According to a statewide report, fewer North Carolina public school teachers left the profession last year compared to the year before. 

But beginning teachers left at higher rates than those with more experience. 

The State Board of Education is required to submit a report on the state of the teaching profession annually to the North Carolina General Assembly. 

It includes information about vacancies and teacher attrition rates, based on the number of employees who leave the state public school system. 

The latest report, which was approved this month, shows slight improvement with 439 fewer teachers leaving last year compared to the year before.

Thomas Tomberlin with the Office of Educator Preparation and Licensure presented the findings at a board meeting in February. 

“The statewide average is in no way to suggest that all districts experience these two variables exactly the same way,” Tomberlin said. “There is wide variation across the state in how this is affecting individual districts.”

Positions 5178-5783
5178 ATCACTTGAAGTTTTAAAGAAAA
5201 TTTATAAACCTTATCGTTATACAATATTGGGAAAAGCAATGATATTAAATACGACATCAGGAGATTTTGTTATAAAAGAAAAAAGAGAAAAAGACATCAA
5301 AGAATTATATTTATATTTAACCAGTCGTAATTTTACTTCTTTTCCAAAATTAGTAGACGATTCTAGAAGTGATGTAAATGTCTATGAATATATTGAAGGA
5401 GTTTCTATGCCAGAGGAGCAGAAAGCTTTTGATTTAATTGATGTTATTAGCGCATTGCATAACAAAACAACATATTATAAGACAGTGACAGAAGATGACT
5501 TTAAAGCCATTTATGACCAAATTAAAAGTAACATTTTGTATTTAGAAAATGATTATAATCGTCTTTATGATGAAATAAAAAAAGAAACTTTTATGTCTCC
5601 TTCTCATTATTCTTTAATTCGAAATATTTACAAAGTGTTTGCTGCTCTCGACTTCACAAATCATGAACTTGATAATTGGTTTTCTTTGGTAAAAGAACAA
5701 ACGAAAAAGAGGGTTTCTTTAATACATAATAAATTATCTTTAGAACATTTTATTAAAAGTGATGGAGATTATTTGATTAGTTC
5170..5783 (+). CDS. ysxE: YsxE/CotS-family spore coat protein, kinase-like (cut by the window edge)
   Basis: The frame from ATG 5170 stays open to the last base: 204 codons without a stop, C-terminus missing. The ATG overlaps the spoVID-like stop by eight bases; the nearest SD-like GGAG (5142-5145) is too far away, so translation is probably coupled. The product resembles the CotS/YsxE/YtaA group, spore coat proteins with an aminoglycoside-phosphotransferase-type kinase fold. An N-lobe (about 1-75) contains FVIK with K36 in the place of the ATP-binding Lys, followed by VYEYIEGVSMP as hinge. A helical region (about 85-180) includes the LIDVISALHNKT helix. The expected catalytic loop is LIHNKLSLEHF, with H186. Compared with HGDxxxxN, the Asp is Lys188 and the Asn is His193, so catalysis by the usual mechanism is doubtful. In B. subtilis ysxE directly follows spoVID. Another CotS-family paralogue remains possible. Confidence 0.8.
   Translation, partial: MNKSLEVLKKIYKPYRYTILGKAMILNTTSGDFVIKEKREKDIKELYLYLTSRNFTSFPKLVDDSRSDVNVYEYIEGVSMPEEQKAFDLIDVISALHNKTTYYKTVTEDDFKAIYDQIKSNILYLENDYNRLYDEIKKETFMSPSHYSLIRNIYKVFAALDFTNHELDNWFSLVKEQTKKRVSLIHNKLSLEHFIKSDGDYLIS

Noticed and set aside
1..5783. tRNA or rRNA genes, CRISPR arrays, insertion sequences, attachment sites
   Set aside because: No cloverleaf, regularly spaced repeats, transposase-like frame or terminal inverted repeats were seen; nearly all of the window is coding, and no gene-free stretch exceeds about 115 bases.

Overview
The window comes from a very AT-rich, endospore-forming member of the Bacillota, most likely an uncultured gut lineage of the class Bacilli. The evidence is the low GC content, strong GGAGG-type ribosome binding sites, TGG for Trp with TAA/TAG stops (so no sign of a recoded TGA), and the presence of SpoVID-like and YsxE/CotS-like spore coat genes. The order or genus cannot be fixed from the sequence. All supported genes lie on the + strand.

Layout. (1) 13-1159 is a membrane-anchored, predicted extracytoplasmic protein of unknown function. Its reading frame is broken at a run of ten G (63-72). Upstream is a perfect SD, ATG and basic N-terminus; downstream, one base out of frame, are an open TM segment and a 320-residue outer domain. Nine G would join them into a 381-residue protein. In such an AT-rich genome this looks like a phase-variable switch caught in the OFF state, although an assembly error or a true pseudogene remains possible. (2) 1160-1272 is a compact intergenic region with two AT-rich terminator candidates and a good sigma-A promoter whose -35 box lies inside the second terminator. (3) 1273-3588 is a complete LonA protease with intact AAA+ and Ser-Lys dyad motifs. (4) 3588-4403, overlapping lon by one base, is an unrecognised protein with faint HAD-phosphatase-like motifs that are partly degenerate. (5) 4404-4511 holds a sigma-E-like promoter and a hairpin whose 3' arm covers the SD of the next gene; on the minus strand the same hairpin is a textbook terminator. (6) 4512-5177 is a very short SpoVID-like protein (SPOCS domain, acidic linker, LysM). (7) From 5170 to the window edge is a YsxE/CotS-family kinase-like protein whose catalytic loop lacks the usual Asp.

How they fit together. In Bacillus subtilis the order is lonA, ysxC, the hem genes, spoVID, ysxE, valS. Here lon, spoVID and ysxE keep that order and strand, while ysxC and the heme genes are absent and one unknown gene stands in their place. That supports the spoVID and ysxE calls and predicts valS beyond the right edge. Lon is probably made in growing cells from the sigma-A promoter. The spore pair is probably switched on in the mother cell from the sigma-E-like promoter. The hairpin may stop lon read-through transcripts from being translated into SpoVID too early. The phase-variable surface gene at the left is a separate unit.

The Piedmont Triad region has a slightly lower attrition rate than the state as a whole – 6.9% compared to 7.78%. The report shows about 1,078 teachers in the region left the profession last year.

Tomberlin said attrition rates also vary among teachers at different levels of experience. 

“Our beginning teachers have almost double the attrition rate of our experienced teachers,” he said. “My fear is that we are not taking good enough care of our beginning teachers to ensure that they will persist in the profession. And this attrition rate is particularly problematic for the future of the pipeline.”

The report shows that about 13% of beginning teachers in the state left the job last year. The rate for experienced, licensed teachers was about 7%.

Amy Diaz covers education for WFDD in partnership with Report For America. You can follow her on Twitter at @amydiaze.

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